many army verses were improvised. during the summer of 1865
when boatloads of returning soldiers were daily passing Benny's,
the bands would strike up 'Benny Havens, Oh!' while hundreds of
voices joined in the song.

"From Nevada's hoary ridges, from stormy coasts of Maine,
From lava beds and Yellowstone the story never waned;
Wherever duty called, they went, their steps were never slow,
With 'Alma Mater' on their lips and 'Benny Havens, Oh.'

"When this life's troubled sea is o'er and our last battle's through.
If God permits us mortals there his blest domain to view,
Then we shell see in glory crowned, in proud celestial row,
The friends we've known and loved so well at Benny Havens'oh!

Come, fill your glasses, fellows, and stand up in a row,
To singing sentimentally we're going for to go;
In the army there's sobriety, promoting's very slow,
So we'll sing our reminiscences of Benny Havens, OH!

Oh! Benny Havens, oh! Oh! Benny Havens, oh!
We'll sing our reminiscences of Benny Havens, oh!

Let us toast our foster-father, the republic, as you know,
Who in the paths of science taught us upward for to go;
and the maidens of our native land, whose cheeks like roses glow,
They're oft remembered in our cups at Benny Haven's, oh!

To the ladies of our Army our cups shall ever flow,
Companions in our exile and our shield'gainst every woe;
May they see their husbands generals,with double pay also,
And join us in our choruses at Benny Havens', oh!

Come fill up to our generals, God bless the brave heroes.
They're an honor to their country, and a terror to their foes;
May they long rest on their laurels, and troubles never know,
But live to see a thousand years at Benny Havens', oh!

To our kind old Alma Mater, our rock-bound Highland home,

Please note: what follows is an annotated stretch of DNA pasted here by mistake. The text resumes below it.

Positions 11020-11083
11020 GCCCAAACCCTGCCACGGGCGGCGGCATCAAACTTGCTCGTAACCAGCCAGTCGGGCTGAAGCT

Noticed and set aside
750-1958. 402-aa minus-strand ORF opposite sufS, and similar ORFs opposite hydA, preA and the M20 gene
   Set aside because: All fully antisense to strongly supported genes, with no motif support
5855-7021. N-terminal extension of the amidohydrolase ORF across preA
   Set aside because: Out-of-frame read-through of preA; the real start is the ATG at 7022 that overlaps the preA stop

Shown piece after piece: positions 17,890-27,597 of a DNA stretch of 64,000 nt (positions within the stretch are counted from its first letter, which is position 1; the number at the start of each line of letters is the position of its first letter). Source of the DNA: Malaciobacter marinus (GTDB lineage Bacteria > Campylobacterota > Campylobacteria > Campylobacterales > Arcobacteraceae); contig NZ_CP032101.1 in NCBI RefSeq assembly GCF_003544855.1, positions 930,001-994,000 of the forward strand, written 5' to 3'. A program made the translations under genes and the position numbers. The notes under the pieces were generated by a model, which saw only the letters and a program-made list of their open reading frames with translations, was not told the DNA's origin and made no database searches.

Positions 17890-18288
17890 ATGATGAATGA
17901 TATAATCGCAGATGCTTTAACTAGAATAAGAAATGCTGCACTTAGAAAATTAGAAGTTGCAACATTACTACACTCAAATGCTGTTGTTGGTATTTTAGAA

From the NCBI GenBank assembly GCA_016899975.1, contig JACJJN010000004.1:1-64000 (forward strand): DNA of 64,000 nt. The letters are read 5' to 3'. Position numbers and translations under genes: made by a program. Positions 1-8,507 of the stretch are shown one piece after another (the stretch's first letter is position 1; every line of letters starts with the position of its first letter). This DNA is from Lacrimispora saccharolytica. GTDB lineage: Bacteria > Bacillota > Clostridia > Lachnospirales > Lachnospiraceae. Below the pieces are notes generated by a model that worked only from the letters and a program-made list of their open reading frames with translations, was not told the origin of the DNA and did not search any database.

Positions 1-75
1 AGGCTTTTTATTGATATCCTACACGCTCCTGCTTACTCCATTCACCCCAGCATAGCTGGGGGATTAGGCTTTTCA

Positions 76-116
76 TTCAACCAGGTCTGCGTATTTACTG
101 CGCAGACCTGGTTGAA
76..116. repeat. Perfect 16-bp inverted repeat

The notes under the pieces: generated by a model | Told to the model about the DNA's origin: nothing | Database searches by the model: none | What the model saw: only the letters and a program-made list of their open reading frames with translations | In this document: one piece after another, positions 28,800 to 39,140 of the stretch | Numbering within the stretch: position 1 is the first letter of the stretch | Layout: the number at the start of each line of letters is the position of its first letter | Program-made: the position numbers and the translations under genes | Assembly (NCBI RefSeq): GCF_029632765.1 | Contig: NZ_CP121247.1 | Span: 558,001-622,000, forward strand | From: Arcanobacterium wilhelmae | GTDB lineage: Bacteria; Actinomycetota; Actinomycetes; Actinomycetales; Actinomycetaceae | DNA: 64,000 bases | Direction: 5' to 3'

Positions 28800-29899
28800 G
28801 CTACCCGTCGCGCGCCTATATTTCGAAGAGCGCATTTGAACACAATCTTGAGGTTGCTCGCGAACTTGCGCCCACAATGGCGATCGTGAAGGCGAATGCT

We'll cast back many a fond regret as o'er life's sea we roam;
Until on our last battle-field the lights of heaven shall glow,
We'll never fail to drink to her and Benny Havens, oh!

May the Army be augmented, promotion be less slow,
May our country in the hour of need be ready for the foe;
May we find a soldier's resting-place beneath a soldier's blow,
With room enough beside our graves for Benny Havens, oh!

And if amid the battle shock our honore'er should trail,
And hearts that beat beneath its folds should turn or basely quail;
Then may some son of Benny's, with quick avenging blow,
Lift up the flag we loved so well at Benny Havens', oh!

To our comrades who have fallen, one cup before we go,
They poured their life-blood freely out pro bono publico.
No marble points the stranger to where they rest below;
They lie neglected far away from Benny Havens', oh!

When you and I and Benny, and all the others, too,
Are called before the "final board" our course in life to view,
May we never "fess" on any point,but straight be told to go,
And join the army of the blest at Benny Havens', oh!

On May 29th 1877 in his ninetieth year, Benny Havens Died.
A few years later the building of the West Shore railroad
nessitated moving the Benny Havens travern. It was carefully taken
apart and carted about five miles back into the hills to a point near
Long Pond Mountain, where it was reerected. There it stands
today, but little changed from the days when Benny Havens was
its genial host."